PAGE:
A op-ed in the Bangkok Post – a newspaper literally created by the US government – titled, “Wong saga backfires on regime,” attempts to argue that the recent deportation of a US-funded agitator from Hong Kong back to China symbolizes Bangkok’s “caving in” to China’s “every whim.”
The article claims:
The 12-hour detention of well-known Hong Kong democracy activist Joshua Wong at Suvarnabhumi airport has backfired on the military regime as criticism has poured in from local and international human rights activists over Thailand’s excessive accommodation of Beijing’s demands.
The op-ed then enumerates several other recent deals made between Bangkok and Beijing, claiming they too were made strictly to accommodate Beijing. They include the deportation of suspected terrorists to China who were bound for Turkey and likely on their way to join international terrorist organizations operating in neighboring Syria.
What’s Good for China is Good for Asia
In reality, Joshua Wong was admittedly attempting to enter Thailand to help sow the same US-backed instability in Bangkok he led in Hong Kong. He was specifically meeting US-backed agitators in Bangkok who form one of several fronts attempting to seize back political power for parties backed by and tied to Washington.
Thus, the move to deport Wong back to China was in both Beijing and Bangkok’s best interests.
Likewise, the deportation of terror suspects to China benefited both nations as well. Had Thailand continued serving as a conduit for terrorists bound for Syria – and should Syria eventually collapse under pressure from US-armed terrorists – it will lead to global instability that will reverberate across all of Asia, affecting both China and Thailand.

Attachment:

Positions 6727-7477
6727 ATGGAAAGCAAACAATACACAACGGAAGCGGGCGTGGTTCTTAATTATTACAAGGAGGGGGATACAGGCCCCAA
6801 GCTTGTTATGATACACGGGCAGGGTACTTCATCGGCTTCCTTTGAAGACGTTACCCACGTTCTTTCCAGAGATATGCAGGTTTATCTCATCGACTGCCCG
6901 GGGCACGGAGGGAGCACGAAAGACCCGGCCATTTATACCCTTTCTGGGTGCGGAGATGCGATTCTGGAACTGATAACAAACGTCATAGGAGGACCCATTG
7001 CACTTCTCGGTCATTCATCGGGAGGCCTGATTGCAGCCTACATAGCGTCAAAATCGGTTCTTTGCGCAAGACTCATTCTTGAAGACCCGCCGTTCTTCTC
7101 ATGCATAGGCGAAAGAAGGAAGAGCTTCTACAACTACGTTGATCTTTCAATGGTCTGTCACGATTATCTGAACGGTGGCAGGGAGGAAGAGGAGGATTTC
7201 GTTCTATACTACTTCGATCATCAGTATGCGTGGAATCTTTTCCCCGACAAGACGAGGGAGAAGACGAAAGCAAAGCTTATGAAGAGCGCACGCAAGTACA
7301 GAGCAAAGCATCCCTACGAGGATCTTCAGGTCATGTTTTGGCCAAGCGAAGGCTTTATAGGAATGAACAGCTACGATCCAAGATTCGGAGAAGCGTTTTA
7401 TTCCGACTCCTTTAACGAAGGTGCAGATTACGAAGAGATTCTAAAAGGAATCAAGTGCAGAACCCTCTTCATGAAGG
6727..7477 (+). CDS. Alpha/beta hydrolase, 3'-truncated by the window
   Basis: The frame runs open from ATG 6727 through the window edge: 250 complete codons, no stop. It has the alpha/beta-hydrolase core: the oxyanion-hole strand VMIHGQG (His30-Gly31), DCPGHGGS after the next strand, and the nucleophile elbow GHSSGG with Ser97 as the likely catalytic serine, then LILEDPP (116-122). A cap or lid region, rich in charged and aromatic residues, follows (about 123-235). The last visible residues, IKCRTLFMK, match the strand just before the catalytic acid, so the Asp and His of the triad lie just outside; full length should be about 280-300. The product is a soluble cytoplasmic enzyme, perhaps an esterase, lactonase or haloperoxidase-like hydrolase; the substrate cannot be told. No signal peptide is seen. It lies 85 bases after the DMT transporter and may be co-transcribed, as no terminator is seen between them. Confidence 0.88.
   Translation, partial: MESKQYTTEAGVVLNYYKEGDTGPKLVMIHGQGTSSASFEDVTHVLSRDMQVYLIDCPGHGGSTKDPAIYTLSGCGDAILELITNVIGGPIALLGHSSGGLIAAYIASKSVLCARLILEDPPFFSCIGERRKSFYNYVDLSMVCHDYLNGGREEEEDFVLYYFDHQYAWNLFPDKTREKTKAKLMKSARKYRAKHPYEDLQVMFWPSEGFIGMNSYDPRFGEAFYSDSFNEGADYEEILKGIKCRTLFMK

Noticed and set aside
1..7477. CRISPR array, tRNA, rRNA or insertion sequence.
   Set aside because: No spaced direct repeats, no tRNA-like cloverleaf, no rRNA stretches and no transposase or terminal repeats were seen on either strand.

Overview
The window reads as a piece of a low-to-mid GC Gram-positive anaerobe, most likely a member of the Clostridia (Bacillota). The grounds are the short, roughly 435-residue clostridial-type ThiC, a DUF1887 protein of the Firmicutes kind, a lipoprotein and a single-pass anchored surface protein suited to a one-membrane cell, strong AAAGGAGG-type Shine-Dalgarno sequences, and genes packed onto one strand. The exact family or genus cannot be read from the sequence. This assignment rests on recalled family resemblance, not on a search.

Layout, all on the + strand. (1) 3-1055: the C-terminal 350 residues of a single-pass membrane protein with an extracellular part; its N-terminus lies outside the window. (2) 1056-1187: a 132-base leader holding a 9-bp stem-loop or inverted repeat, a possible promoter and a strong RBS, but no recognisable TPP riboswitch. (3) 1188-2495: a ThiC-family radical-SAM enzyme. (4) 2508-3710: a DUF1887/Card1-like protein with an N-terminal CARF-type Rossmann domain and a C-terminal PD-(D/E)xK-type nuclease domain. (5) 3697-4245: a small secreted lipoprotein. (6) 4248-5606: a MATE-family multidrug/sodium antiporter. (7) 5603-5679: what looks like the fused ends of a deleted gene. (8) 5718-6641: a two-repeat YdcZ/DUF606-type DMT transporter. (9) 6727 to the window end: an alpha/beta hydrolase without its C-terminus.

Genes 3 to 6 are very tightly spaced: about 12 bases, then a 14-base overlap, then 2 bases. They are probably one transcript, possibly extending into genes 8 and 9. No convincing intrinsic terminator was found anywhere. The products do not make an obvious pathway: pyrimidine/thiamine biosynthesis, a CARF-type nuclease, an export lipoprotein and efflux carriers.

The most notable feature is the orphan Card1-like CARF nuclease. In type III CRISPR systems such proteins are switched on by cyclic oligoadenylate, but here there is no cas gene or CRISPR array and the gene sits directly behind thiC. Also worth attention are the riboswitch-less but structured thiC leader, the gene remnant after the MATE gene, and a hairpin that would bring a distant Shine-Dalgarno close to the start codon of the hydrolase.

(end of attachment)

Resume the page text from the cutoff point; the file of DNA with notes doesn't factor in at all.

US attempts to destabilize China – the primary trading partner for nations across the entirety of Asia – is a direct threat to the entire region, not just Beijing.
It is not “caving in” to Beijing to ensure stability prevails and that the US is unable to repeat the “success” of its efforts to stir up political instability in North Africa and the Middle which has led to region-wide war, the death or displacement of tens of millions, the socioeconomic collapse of entire nations, and the potential for wider and more direct war across several regions of the planet.
A final irony the Bangkok Post omits amid its transparent propaganda is the fact that absent of China’s interests, Asia has for decades been made to “cave” to Washington’s every whim. It should be no surprise that a newspaper founded by a former US intelligence officer and funded by the US State Department would exhibit in its editorial pages the same sort of shameless exceptionalism that the US itself exhibits upon the international stage.
However, it is a corrosive, counterproductive “exceptionalism” Asia has collectively decided to move on into the future without.
The sooner Washington can recognize and accept this, the sooner it can rationally realign its relations with Asia toward something tangibly more constructive.
While Washington will have to accept Asia as an independent and self-driven region as well as a significant competitor, it can decide whether that competition is healthy and constructive, or unfolds in an atmosphere of confrontation and perpetually impending war.